Elijah Sedgwick, Jr. (misspelled Sedgewick in this next volume) is named in the dedication on p. iii and again on p. 115 as a member of the Victor Committee:

Southwick, Solomon. A Solemn Warning against Free-Masonry: Addressed to the Young Men of the United States : with an Appendix Containing the Correspondence between Eliphalet Murdock, of Le Roy, Genesee County, N.Y. and the Author, Relating to the Supposed Murder of Mr. Murdock's Father, Through Masonic Vengeance, at Rensselaerville, in the County of Albany, in October, 1803--and Several Other Interesting Matters. Albany: Printed by Geo. Galpin, Office of the National Observer, 1827.

(Incidentally, I notice that another member of the Victor Committee is Samuel Rawson. Elijah Jr. named one of his sons Erastus Rawson Sedgwick (b. 1832). I'm curious to find out what kind of relationship might exist here. Perhaps Rawson was related to Elijah's wife, Esther Bement.)

See p. 109-120 in this volume for an interesting and detailed account of the Morgan story and its political repercussions:

McMaster, John Bach. A History of the People of the United States from the Revolution to the Civil War. New York: D. Appleton and Company, 1908. (Volume V: 1821-1830)

Almost 50 years after the fact, this book was written about the subject:

Bentley, A. P. History of the Abduction of William Morgan, And the Anti-Masonic Excitement of 1826-30, with Many Details and Incidents Never Before Published. Mt. Pleasent, Ia: Van Cise & Throop, 1874.

An anti-Masonic convention was held in 1830:

United States Anti-masonic Convention, Philadelphia, and Myron Holley. The Proceedings of the United States Anti-Masonic Convention, Held at Philadelphia, September 11, 1830. Philadelphia: I.P. Trimble, 1830.

Begin at the bottom of p. 266-270 for another account of the story:

Howe, Daniel Walker. What Hath God Wrought: The Transformation of America, 1815-1848. New York: Oxford University Press, 2007.

The author of this account is a Freemason:

Morris, Stephen Brent. The Complete Idiot's Guide to Freemasonry. New York: Alpha Books, 2006.

This account is also by a Freemason:

Morris, Robert. William Morgan. New York: Robert Macoy, Masonic Publisher, 1883.

Although written in 1899, this article seems as highly charged as any:

Historical Society of Pennsylvania. The Pennsylvania Magazine of History and Biography. [Philadelphia]: Historical Society of Pennsylvania, 1899.

A search for "William Morgan" at Google Books will produce many more volumes on this subject.

Monday, November 2, 2009

U of M Catalog of Officers and Students 1837-1911

Samuel Hopkins Sedgwick and Theron Emmons Sedgwick, p. 865

University of Michigan. General Catalogue of Officers and Students, 1837-1911. Ann Arbor, Mich: The University, 1912.

Sunday, November 1, 2009

Pequot War Narratives

References to Rev. Samuel Stone: p. 22 (in Mason's narrative), 68 (in Underhill's narrative), 135 (in Gardener's narrative)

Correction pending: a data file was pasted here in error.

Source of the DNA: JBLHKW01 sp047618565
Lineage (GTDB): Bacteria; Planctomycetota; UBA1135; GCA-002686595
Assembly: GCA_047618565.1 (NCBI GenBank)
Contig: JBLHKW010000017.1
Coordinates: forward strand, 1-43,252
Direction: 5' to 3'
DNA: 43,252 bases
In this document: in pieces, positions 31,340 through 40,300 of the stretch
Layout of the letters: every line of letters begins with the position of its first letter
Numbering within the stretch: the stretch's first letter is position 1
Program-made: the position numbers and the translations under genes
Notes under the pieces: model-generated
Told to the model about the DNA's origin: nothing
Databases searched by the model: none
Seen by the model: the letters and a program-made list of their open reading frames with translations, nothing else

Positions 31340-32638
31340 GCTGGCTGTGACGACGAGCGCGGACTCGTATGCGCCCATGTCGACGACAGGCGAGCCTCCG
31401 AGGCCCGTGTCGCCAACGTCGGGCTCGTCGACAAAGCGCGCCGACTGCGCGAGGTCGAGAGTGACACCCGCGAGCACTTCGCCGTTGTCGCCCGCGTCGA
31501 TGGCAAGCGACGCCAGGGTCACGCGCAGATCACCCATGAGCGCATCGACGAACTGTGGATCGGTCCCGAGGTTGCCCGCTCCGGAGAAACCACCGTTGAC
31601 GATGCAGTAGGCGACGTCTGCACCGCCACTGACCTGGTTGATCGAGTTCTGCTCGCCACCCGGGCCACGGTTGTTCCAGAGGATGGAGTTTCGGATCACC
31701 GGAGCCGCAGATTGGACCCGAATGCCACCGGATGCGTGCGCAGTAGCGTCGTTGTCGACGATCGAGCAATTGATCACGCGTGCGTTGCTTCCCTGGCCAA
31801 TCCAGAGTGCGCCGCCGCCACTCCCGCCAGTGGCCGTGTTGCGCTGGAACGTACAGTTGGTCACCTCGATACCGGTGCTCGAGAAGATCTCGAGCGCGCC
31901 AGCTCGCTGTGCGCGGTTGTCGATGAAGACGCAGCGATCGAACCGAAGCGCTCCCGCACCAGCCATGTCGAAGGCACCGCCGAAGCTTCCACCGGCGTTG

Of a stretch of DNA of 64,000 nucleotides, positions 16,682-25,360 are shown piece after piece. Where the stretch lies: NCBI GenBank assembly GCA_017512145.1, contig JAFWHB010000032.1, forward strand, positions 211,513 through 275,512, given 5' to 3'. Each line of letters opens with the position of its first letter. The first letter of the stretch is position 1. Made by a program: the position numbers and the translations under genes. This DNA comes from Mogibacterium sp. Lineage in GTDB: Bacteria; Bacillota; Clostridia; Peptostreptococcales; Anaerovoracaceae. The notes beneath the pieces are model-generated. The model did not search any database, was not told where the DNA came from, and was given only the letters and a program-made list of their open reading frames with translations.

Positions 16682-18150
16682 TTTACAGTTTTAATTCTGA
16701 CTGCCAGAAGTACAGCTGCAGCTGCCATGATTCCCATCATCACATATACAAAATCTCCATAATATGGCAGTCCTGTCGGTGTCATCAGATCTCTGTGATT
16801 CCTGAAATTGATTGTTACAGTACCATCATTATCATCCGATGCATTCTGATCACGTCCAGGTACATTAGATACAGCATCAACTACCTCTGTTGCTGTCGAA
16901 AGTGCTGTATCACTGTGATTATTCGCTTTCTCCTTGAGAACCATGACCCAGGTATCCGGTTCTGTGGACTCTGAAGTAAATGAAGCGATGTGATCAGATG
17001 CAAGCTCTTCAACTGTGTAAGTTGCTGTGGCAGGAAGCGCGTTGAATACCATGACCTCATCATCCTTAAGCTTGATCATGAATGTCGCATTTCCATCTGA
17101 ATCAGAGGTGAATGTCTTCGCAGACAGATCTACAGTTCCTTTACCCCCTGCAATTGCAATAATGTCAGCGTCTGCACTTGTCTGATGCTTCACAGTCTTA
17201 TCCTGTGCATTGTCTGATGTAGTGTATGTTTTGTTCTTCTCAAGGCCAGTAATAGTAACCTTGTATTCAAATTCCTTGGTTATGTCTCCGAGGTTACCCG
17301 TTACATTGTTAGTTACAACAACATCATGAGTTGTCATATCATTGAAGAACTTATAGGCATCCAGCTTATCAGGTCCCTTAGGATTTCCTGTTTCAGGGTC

Mason, John. Brief History of the Pequot War. Applewood Books, 2009.

A Brief History of the Pequot War was originally published in 1736.

Saturday, October 31, 2009

The Witch, the Devil, and the Reverend Mr. Stone

With a nod to the calendar, I bring you two tales from the daily life of Rev. Samuel Stone, my 9th great-grandfather. The first is said to have taken place in 1648:

Burr, George Lincoln. Narratives of the New England Witchcraft Cases. Mineola, N.Y.: Dover Publications, 2002. (p. 135-136)

The second is said to have happened in 1662:

Mather, Increase, and George Offor. Remarkable Providences Illustrative of the Earlier Days of American Colonisation. London: Reeves and Turner, 1890. (p. 96-99)

Note: Samuel Stone of Cambridge (see p. 222) is not a descendant of Rev. Samuel Stone. He's the son of Gregory Stone and grandson of David Stone. It's possible, but unproven, that Rev. Samuel Stone's father, John Stone, was a brother or half-brother of Gregory. See Stone-Rogers for more on this.

Newell, William. Discourses and Poems of William Newell, Minister of the First Parish in Cambridge: A Memorial Volume. Boston: Geo. H. Ellis, 1882.

Search this book for "stone." There are other useful pages.


The book below tells the same story as the first book in this post. I've put it here because this one is out of copyright, whereas the other is not. (However, the first one has has good footnotes!)

Mather, Cotton and Thomas Robbins. Magnalia Christi Americana: Or, The Ecclesiastical History of New-England, from Its First Planting, in the Year 1620, Unto the Year of Our Lord 1698. Hartford: Silas Andrus & Son, 1853. (Vol. II, p. 456)

Thursday, October 29, 2009

The Duties and Services of Rev. Samuel Stone

Felch, William Farrand; George C. Atwell; H. Phelps Arms; Francis Trevelyan Miller. The Connecticut Magazine, Volume 9. 1905. (p. 154-158)

See also p. 557, The Building of a Model Municipality, which tells the history of Hartford. Includes a photo of the Ancient Burying Ground.

Wednesday, October 28, 2009

400 New England Ancestors

At least some of the information for Joseph Loomis in this book is attributed to the Loomis genealogy, which lists an eighth child in Joseph's family group, i.e. Samuel Loomis, who was born in England. The Loomis genealogy also states that it was Samuel, not Nathaniel as shown here, who married Elizabeth Judd, daughter of Thomas Judd. Consequently, I won't be too quick to believe everything I read herein.

Having said that, I will still check for my New England surnames as time permits. I post it here for what it's worth. It may have information I haven't run across elsewhere, such as the interesting notes here about the Loomis Institute.